Transitioning to the Conservation Standards at Zoos Victoria

Story from Frank Weisenberger (Frank Weisenberger Consulting) and Katherine Selwood (Zoos Victoria) 

Photo of eastern barred bandicoot. Photo by Zoos Victoria.

Since 1991, Zoos Victoria has bred more than 650 Eastern Barred Bandicoots. There are now five reintroduced populations in Victoria, protected on islands or by predator barrier fences. Photo by Zoos Victoria.


In July and August 2019, staff from Zoos Victoria’s Wildlife and Conservation Science team and partner agencies participated in a workshop to explore applying the Open Standards to the Fighting Extinction program. The Fighting Extinction program aims to secure and recover species at risk of extinction, with a focus on 27 native threatened species that urgently require conservation intervention.  

The recent Open Standards training focused on three case study species: the Eastern Barred Bandicoot, Orange-bellied parrot, and Spotted Tree Frog. Each of these species face a number of threats, including habitat loss, introduced predators, and disease. Working with partner organisations, Zoos Victoria implements conservation actions for these species, such as captive breeding, releases to the wild, habitat restoration, predator exclusion, and threat abatement. Zoos Victoria is transitioning to the Open Standards to ensure the robustness of strategies, increase the efficiency of internal and external reporting, and improve collaboration with stakeholders. Through this effort and by working with other zoo-based organisations around the world, Zoos Victoria hopes to improve the implementation of the Open Standards in complex multi-stakeholder environments. For more information, please contact Katherine Selwood at Zoos Victoria.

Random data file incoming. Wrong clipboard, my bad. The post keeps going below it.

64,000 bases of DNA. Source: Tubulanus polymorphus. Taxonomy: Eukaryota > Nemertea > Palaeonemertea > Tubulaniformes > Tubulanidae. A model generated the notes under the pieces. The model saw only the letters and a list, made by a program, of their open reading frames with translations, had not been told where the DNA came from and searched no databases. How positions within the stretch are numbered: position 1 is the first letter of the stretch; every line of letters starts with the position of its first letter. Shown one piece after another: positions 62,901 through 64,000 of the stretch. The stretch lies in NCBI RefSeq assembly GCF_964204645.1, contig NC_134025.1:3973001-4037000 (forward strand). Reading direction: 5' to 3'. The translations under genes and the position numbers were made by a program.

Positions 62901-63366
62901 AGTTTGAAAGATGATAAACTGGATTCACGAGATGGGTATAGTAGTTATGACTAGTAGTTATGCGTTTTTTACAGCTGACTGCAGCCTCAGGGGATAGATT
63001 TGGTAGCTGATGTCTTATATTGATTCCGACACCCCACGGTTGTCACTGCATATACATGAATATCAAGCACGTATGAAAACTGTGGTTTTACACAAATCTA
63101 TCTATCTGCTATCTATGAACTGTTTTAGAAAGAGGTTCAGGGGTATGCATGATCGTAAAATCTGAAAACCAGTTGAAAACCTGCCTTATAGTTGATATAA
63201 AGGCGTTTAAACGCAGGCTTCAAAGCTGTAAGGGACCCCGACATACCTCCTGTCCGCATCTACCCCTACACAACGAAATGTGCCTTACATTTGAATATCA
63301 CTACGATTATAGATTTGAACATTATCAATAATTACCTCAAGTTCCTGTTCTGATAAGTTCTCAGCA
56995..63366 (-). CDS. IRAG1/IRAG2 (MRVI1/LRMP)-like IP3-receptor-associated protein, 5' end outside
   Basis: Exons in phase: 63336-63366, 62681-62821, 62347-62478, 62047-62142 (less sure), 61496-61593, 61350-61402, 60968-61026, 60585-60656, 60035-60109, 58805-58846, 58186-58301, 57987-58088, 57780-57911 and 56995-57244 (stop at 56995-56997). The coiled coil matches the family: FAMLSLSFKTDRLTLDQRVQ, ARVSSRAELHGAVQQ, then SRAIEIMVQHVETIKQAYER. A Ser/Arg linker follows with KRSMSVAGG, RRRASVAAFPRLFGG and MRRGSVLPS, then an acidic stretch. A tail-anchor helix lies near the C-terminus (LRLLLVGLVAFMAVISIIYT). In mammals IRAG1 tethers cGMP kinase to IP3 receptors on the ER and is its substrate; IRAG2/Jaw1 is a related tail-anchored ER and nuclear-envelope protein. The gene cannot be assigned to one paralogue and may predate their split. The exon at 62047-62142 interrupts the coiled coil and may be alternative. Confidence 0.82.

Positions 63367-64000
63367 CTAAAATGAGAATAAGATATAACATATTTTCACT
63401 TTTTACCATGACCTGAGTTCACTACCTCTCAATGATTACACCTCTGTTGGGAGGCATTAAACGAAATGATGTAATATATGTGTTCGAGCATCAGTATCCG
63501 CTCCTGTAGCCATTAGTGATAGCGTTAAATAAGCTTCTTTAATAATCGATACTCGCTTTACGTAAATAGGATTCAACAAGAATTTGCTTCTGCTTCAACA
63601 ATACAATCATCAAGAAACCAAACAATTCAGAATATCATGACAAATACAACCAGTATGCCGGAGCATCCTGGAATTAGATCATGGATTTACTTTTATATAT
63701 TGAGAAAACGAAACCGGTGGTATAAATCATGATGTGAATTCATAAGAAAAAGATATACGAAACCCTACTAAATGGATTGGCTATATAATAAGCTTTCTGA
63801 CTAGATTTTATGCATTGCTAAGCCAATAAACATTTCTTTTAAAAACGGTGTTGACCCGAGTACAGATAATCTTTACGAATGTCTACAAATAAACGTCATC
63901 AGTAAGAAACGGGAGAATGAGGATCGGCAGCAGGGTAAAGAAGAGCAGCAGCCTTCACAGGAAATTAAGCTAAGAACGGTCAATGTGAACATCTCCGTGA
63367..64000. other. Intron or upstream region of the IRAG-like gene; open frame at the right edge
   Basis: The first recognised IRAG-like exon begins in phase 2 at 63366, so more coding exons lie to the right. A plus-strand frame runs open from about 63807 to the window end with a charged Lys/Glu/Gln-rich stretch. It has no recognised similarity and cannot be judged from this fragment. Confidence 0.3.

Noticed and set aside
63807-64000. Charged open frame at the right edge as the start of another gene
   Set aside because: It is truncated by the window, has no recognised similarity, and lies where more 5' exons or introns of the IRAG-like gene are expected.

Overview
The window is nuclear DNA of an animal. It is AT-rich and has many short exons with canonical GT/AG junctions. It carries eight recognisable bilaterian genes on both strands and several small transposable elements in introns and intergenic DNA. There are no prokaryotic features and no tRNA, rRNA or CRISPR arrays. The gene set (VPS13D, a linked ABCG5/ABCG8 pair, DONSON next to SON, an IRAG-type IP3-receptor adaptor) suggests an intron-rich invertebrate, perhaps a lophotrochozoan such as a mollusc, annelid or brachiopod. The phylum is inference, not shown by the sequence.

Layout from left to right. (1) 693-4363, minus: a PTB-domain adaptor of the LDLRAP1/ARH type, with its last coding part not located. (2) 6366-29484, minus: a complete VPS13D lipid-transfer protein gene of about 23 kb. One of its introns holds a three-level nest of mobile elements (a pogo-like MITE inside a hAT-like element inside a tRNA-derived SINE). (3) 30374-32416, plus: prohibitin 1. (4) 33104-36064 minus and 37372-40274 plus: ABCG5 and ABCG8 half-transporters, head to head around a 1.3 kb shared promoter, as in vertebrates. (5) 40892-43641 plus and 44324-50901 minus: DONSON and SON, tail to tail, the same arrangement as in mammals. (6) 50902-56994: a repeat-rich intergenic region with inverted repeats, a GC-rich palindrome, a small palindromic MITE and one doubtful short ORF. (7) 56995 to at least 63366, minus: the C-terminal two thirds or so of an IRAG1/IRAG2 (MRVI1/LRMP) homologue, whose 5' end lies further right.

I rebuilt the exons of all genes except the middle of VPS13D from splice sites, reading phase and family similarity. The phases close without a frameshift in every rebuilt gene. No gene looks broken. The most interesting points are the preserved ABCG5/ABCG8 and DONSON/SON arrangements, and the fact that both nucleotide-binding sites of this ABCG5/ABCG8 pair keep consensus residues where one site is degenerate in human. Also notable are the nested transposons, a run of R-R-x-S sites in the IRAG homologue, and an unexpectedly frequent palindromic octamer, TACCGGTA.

Zoos Victoria staff work on a results chains exercise for the Eastern Barred Bandicoot. Photo by Frank Weisenberger.